How to Get Rid of Private Mortgage Insurance (PMI)

How to Get Rid of Private Mortgage Insurance (PMI) article image.

You may be able to get rid of private mortgage insurance (PMI) once you have at least 20% equity in your home based on the house's original value. In some cases, you can get rid of it sooner if you get your home reappraised or refinance your mortgage. There may be an opportunity to do this when home values rise—as they've been doing over the past year.

What Is Private Mortgage Insurance (PMI)?

Private mortgage insurance is an insurance policy you may have to purchase when you get a conventional mortgage from a private lender.

Generally, you have to have PMI if you put less than 20% down. For example, if you buy a $400,000 home, your down payment will need to be at least $80,000 if you want to avoid PMI. Plus, you'll need to budget for closing costs.

Private mortgage insurance protects private mortgage lenders if a borrower doesn't repay a conventional loan. Sometimes, PMI is confused with mortgage insurance that you may have to pay for with other types of mortgages:

  • Mortgage insurance premium (MIP) protects lenders if a borrower doesn't repay their Federal Housing Administration (FHA) mortgages.
  • U.S. Department of Agriculture (USDA) loans require an upfront and monthly premium payment for mortgage insurance.
  • Department of Veterans Affairs (VA) loans don't require mortgage insurance, but you may pay an upfront funding fee to get the loan.

PMI is also different from homeowners insurance, which protects you in case your home or belongings are damaged or stolen. PMI protects the lender.

One important distinction is that you can't remove mortgage insurance on mortgages that are government-backed or -issued unless you refinance to a loan that doesn't require mortgage insurance. You can get rid of PMI, however, or get a mortgage from a private lender without PMI if you have a large down payment.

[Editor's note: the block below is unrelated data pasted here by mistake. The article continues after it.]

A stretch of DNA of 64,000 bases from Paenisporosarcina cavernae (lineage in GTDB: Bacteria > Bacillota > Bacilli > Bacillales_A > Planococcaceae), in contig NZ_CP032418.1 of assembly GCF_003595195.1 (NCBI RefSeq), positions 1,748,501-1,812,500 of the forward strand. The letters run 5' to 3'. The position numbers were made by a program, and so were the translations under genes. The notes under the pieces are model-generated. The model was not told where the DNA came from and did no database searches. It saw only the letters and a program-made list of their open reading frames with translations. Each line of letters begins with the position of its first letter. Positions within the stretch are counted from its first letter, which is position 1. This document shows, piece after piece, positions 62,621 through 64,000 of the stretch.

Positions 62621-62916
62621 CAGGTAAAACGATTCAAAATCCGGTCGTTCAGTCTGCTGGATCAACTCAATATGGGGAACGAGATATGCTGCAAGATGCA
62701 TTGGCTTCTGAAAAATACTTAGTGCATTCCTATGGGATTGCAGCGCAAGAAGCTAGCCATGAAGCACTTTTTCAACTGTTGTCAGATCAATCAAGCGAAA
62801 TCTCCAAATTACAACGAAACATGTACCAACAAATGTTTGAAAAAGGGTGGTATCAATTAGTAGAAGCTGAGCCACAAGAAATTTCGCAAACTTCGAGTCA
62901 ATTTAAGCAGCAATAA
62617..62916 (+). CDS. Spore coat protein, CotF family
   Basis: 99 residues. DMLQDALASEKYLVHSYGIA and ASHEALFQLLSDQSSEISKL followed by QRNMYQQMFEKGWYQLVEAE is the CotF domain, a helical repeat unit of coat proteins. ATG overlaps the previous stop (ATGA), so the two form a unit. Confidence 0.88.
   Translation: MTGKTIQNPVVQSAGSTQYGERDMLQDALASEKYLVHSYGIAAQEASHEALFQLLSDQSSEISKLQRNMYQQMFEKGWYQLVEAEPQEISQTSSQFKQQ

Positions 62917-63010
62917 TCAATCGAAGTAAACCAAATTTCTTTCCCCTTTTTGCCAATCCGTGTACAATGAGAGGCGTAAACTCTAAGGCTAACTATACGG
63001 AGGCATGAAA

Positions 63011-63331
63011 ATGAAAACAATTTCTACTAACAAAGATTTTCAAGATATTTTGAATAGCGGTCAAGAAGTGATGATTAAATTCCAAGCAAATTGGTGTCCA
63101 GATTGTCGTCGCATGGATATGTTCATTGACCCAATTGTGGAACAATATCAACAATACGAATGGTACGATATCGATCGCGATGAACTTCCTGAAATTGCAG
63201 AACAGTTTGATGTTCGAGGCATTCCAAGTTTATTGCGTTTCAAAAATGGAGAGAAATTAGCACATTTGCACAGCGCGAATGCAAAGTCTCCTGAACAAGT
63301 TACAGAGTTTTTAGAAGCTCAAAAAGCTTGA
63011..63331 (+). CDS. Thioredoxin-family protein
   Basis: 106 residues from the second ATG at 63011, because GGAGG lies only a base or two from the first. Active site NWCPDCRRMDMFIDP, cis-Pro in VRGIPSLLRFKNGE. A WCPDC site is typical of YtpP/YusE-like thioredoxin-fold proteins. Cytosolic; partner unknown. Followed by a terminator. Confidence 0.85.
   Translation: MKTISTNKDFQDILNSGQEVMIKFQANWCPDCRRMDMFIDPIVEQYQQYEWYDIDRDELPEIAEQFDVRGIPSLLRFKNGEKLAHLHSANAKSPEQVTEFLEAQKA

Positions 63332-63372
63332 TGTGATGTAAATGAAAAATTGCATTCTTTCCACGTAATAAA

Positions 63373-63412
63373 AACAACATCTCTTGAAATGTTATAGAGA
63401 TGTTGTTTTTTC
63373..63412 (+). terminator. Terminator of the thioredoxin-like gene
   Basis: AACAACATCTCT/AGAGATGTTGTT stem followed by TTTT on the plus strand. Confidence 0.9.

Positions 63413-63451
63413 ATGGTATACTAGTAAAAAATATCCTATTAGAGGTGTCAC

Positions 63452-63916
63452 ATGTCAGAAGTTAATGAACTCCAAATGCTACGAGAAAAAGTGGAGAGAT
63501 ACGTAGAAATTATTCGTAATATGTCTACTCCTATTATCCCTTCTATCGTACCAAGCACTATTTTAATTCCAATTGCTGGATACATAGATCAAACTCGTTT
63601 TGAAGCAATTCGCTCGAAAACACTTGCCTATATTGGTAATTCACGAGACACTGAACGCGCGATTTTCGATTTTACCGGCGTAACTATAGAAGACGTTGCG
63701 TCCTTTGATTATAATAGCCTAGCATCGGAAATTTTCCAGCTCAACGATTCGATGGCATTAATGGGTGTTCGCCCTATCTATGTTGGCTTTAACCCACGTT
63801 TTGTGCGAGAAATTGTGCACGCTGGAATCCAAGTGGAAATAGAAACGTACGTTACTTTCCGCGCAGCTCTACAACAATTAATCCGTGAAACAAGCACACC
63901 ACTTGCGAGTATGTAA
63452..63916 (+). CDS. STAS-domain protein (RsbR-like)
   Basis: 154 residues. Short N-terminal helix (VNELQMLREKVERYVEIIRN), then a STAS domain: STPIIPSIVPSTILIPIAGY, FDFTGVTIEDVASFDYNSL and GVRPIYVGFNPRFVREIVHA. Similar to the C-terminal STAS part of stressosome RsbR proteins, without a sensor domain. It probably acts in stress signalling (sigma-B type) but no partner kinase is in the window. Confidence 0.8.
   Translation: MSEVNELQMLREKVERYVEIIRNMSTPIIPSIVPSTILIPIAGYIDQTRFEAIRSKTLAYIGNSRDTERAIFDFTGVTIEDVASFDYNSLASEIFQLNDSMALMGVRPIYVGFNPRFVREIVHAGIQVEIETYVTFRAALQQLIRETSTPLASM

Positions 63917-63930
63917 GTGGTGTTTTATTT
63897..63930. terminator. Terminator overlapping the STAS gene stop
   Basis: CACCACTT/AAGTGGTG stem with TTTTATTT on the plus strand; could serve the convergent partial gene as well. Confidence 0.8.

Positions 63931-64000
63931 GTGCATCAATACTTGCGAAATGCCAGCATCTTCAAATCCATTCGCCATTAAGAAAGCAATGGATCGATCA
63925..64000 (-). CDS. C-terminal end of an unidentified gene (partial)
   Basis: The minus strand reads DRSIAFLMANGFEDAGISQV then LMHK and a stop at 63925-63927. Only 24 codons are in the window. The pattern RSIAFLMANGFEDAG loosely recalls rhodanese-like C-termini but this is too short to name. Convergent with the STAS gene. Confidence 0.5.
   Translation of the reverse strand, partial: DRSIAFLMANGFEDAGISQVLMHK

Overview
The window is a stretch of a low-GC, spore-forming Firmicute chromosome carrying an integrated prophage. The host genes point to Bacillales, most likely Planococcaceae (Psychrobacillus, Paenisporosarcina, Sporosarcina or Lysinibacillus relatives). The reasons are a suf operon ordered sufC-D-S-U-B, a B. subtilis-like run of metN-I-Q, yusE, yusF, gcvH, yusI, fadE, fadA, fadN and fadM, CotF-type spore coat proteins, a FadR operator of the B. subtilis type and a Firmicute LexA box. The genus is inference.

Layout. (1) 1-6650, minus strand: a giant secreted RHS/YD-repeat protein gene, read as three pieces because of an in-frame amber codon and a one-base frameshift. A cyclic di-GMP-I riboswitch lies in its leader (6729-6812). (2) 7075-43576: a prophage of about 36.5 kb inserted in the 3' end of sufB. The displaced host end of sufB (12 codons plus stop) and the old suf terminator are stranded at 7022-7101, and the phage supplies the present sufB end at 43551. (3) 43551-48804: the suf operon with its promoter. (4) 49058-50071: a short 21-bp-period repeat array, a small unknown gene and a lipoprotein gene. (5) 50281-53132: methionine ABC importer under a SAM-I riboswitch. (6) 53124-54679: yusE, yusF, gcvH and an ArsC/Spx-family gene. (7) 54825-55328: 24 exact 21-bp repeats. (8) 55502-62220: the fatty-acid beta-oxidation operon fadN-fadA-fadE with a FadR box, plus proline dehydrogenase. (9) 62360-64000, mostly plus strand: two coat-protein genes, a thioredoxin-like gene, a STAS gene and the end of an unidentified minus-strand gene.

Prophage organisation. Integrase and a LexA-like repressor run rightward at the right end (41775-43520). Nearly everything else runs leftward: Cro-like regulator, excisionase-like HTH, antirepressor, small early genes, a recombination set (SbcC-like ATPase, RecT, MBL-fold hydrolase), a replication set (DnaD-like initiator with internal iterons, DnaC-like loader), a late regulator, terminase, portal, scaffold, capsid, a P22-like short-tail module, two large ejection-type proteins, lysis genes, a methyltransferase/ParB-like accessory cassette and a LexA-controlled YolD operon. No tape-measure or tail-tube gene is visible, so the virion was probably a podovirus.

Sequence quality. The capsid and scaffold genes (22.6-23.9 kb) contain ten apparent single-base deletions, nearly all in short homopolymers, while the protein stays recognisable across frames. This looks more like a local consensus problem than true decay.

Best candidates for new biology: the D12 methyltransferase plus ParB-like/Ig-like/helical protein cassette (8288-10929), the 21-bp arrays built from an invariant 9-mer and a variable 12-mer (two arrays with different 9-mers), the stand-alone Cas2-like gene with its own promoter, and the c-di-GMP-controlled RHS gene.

A PMI policy costs around 0.5% to 2% of the total mortgage. The exact amount can vary depending on your down payment and credit scores. Having good credit can help you qualify for a lower interest rate on your mortgage and lower PMI payments.

Most borrowers pay the monthly PMI premiums as part of their mortgage payment. But you might have the option to pay the entire amount upfront, or split the cost between upfront and monthly payments.

Some lenders also offer PMI-free mortgages to borrowers who put less than 20% down. But these have lender-paid private mortgage insurance (LPMI), and the loans often have a higher interest rate.

How to Get Rid of PMI

Because PMI protects the lender, not the borrower, getting rid of PMI can save you money without taking away any benefits. There are four common ways to remove or cancel your private mortgage insurance.

1. Wait for Automatic Cancellation

The federal Homeowners Protection Act of 1998 (also called the PMI Cancellation Act) requires your loan servicer to automatically cancel your PMI on the date when you're scheduled to have 22% equity in your home. You may also see this written as the scheduled date when the principal balance is 78% of the home's original value.